An expansive winter storm bore down on the East Coast on Monday, scuttling hundreds of flights and threatening an icy commute on Tuesday after the long holiday weekend.
As much as 5 inches (13 cm) of snow was expected to blanket Washington by nightfall, with less accumulation in New York City, before turning to freezing rain and then rain amid rising temperatures, National Weather Service meteorologist Patrick Burke said.
“It could be pretty tricky for the morning commute on Tuesday,” Burke said.
The New York City Emergency Management Department issued a travel advisory for Monday and Tuesday, warning residents about potentially slick roads and possible coastal flooding.
After record-breaking cold, intensified by gusting winds, gripped the Northeast over the Presidents Day weekend, temperatures at the beginning of the work week on Tuesday were predicted to rise as high as 56 Fahrenheit (13 Celsius) in New York and 53F (12C) in Washington. Mild temperatures were expected to stretch into the weekend.
“This system pushes the Arctic air out of here,” Burke said.
Washington’s streets were nearly empty because of the holiday and from the snow coming down in heavy, wet flakes. Neil Emery, 54, a tourist from Nassau, Bahamas, said he, his wife and daughter had been shocked by the bitter cold but were reveling in the snowfall.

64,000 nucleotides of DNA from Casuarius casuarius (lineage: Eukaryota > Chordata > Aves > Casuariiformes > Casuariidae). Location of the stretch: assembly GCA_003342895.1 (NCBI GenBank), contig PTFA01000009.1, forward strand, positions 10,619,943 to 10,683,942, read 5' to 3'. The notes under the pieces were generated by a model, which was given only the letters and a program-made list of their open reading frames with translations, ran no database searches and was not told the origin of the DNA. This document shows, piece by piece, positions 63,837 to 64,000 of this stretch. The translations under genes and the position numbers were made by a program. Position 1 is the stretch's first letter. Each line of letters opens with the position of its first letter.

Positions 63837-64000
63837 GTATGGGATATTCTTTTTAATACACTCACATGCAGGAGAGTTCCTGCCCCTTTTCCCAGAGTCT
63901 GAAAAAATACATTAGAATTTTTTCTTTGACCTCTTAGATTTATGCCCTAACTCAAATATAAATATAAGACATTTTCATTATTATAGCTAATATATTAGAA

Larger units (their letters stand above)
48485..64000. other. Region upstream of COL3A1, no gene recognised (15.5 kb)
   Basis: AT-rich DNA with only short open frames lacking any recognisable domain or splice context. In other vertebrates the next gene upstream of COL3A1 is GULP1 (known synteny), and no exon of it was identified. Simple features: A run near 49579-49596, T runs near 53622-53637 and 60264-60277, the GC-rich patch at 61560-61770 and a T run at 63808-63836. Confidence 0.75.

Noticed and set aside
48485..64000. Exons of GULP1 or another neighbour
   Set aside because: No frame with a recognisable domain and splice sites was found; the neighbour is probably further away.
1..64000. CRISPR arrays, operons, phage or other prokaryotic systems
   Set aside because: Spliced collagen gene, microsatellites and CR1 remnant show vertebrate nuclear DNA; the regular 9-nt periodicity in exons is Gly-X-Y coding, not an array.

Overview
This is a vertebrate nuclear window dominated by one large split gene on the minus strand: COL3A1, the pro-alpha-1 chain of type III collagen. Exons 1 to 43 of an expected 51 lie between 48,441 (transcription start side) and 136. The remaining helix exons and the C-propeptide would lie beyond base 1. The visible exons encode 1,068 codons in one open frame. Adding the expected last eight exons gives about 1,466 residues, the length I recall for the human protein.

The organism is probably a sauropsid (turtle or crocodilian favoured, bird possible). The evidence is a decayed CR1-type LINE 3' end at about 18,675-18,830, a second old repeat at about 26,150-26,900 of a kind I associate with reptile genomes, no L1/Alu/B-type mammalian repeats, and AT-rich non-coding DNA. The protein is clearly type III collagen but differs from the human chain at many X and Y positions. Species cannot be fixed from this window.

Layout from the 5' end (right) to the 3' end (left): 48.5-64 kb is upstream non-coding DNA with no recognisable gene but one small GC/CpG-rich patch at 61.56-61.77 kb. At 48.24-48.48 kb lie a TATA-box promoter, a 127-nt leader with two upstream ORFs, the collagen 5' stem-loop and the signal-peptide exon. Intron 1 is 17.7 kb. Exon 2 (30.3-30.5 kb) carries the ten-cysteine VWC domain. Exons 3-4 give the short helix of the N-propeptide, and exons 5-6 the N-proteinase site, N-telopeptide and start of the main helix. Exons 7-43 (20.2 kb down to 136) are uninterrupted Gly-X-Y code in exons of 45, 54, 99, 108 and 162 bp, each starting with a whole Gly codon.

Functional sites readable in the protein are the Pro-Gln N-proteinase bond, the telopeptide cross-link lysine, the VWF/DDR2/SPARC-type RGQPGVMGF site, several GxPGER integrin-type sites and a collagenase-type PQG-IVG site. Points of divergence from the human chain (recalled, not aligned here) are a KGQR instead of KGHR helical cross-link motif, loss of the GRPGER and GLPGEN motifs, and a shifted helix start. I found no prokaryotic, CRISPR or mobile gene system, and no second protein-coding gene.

“It’s very Christmas-y, really,” he said. The cold weather “is a good excuse for hot chocolates through the day.”
Flash flood warnings were issued for Monday for northern Mississippi, which was pounded by heavy rains that also drenched Tennessee, Virginia and West Virginia.
The vast storm stretched to western parts of Pennsylvania and New York, where Buffalo was expected to get more than 12 inches (30 cm) of snow.
New England ski resorts, struggling through a relatively warm and snowless winter, may receive up to 5 inches (13 cm) of snow, meteorologist Burke said.
By midday on Monday, more than 700 U.S. flights were canceled, most of them at Washington, North Carolina and New York area airports, according to FlightAware.com, the flight tracking website. Many airlines waived change fees as more flights were scrapped.
(Reporting by Barbara Goldberg in New York and Ian Simpson in Washington; Editing by Jeffrey Benkoe)